Terry Stotts has his hands full juggling a roster of players who merit court time

Terry Stotts has his hands full juggling a roster of players who merit court time

Interesting opening night for the Portland Trail Blazers Tuesday. It was far from pretty but there are no bad wins -- you take it and move on.

The Blazers are blessed with a lot of talent and it makes for some interesting rotations and substitution patterns for Coach Terry Stotts, particularly on a night when the starters aren't carrying the kind of load they usually handle. In Milwaukee on Saturday, he used only eight players in the first half and then Tuesday vs. New Orleans tried 11 in the first half. And he had a couple of real short bench stays that were interesting, too. Jusuf Nurkic had one 51-second trip to the bench in the third quarter and Evan Turner sat just 1:58 at one point of the fourth quarter.

Stotts has so many players who deserve playing time but then you also want to stay with the ones who are playing well. Then there's the issue of developing players. There is no doubt that Caleb Swanigan and Zach Collins need playing time if they're to develop -- but not at the expense of losing a game. Rookies can be a risk in close games -- at least a lot of coaches seem to think so.

Veteran players bring problems of their own. If they don't get the playing time they think they deserve they can often become locker-room problems. It's a difficult situation to navigate for a coach. Frankly, there is nobody on the Portland bench this season just happy to be on a team and drawing a paycheck. In the past, there has been a few of those.

All in all, handing out minutes can be a complicated situation with so many capable players.

Meyers Leonard played Tuesday, which was not surprising given his success defending DeMarcus Cousins in the past. Leonard got only 6:25 but during his time on the court Cousins had a couple of turnovers, missed two shots and appeared to be his usual frustrated self when confronted by Leonard. Meanwhile, Leonard made both his shots from the floor, including a three-pointer, had two rebounds and a steal. But he got no second-half time.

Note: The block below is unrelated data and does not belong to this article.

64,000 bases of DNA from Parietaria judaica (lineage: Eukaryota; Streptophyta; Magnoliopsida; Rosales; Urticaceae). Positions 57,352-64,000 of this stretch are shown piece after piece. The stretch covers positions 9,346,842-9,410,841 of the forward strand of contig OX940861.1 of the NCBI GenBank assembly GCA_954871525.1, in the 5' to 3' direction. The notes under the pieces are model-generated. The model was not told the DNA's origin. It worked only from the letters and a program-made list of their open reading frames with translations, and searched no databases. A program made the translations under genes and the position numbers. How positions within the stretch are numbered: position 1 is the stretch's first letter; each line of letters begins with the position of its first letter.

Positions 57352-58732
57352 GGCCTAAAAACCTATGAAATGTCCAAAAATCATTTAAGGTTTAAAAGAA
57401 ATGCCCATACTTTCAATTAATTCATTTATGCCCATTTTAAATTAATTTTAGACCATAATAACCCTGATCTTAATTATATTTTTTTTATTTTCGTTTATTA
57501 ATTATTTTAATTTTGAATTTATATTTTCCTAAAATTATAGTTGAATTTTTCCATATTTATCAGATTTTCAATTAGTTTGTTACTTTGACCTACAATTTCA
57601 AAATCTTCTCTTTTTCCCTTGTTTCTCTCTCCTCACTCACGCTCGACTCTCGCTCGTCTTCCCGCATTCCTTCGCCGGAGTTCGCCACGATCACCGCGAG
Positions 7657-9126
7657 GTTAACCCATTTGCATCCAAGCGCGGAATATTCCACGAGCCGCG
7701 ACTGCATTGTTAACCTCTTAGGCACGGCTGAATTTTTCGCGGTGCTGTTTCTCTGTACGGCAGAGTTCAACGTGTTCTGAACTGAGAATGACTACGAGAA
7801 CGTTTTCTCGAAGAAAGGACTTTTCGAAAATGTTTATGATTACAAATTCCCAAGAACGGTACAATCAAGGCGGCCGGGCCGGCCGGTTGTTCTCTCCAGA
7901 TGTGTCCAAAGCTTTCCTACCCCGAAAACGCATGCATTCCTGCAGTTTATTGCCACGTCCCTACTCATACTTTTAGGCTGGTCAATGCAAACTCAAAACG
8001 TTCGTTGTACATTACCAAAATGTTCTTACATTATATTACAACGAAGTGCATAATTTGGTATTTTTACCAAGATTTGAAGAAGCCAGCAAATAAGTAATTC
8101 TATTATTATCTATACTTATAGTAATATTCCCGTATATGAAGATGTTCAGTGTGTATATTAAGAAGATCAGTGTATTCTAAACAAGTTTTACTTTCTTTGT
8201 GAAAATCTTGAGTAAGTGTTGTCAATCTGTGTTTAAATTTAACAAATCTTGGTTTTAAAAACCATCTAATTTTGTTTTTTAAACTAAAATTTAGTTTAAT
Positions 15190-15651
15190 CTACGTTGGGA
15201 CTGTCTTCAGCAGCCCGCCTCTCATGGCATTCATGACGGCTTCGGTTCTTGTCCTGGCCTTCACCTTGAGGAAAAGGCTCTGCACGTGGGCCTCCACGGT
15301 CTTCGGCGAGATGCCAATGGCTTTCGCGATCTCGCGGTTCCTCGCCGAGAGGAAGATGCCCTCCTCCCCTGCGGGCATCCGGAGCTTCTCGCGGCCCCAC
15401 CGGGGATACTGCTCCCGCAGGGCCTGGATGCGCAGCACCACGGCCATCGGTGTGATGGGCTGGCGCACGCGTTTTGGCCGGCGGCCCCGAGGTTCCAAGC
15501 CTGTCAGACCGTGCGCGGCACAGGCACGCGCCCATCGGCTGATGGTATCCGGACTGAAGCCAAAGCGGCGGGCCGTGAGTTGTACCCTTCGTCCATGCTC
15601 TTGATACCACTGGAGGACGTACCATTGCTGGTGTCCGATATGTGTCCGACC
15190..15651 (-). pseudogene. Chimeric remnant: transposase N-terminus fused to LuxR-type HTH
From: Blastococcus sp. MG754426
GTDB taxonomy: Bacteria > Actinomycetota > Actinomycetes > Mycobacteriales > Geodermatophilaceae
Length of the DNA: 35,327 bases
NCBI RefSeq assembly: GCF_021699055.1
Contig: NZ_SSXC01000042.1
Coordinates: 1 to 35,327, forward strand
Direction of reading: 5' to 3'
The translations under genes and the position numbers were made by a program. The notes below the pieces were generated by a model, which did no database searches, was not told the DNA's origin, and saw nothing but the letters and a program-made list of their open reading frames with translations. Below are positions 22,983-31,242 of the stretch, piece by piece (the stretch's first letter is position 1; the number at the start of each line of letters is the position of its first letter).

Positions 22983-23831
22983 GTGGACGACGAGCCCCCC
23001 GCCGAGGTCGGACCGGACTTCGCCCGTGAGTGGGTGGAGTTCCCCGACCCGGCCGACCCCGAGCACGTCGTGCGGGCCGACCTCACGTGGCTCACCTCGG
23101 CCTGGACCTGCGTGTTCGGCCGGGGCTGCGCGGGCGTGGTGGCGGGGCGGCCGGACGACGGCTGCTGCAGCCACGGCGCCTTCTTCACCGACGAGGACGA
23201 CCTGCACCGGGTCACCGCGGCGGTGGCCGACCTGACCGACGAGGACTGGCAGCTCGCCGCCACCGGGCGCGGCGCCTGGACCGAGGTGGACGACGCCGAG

After the game, Stotts praised many members of his bench:

"I thought Ed Davis, and Caleb gave us a nice spark off the bench," he said. "As did Pat."

He was asked how he felt about Leonard's work against Cousins.

"I thought he was OK for the time that he was in there," Stotts said. "Look, Cousins had a great game. He did a lot of good things. He got to the basket, got to the free-throw line, but I thought Ed, Meyers, Nurk, they all had their turn on him and you can't look at 39 (points) and 13 (rebounds) and say anybody did a great job."

I suppose not. But when you give up only three of those 39 points, you can't get a lot of the blame -- particularly when you outscore him while you're on the court. But as I said, there are a lot of players to keep track of off that Portland bench and perhaps Leonard had nothing to do with Cousins' struggles while they were on the court at the same time. Or maybe he just got lost in the shuffle. Eleven Blazers played Tuesday night, including Shabazz Napier, who got just three and a half minutes.

That's a lot to of players to use in a close game.

Bench talent is a blessing, not a curse. At some point of the season, everybody on that bench is going to have a chance to make a significant contribution.

But for right now, juggling all that talent can be a real coaching challenge.

Blazers' shootaround notes: Stotts mum on lineup, but do jerseys give answer?

Blazers' shootaround notes: Stotts mum on lineup, but do jerseys give answer?

PHOENIX – At Wednesday morning’s shootaround, Trail Blazers’ coach Terry Stotts declined to reveal his starting lineup for tonight’s game at Phoenix, but the jerseys his players wore went a long way to speaking for him.

Only five players were wearing black jerseys – the rest grey – when the media was allowed onto the court at the conclusion of the hour-long walk-through practice.

Those in black: Damian Lillard at point guard, Evan Turner at shooting guard, Maurice Harkless at small forward, Al-Farouq Aminu at power forward and Jusuf Nurkic at center.

No big surprises, as Turner will fill in for the suspended CJ McCollum and likely start the game guarding Suns’ rising star Devin Booker. Turner has set a goal to be named All-NBA Defense this season and what a way to make a statement than going against the player who scored 70 points last season at Boston.

Other news and notes about the opener:

Shabazz Napier: Stotts said he has seen enough in practice from Shabazz Napier to play him in tonight’s game. Doesn’t mean Napier will see time, but he is cleared medically and has shown enough to Stotts in three practices to give the coach comfort to call on him if needed. Napier injured his left hamstring on the second day of training camp and didn’t return to practice until Sunday.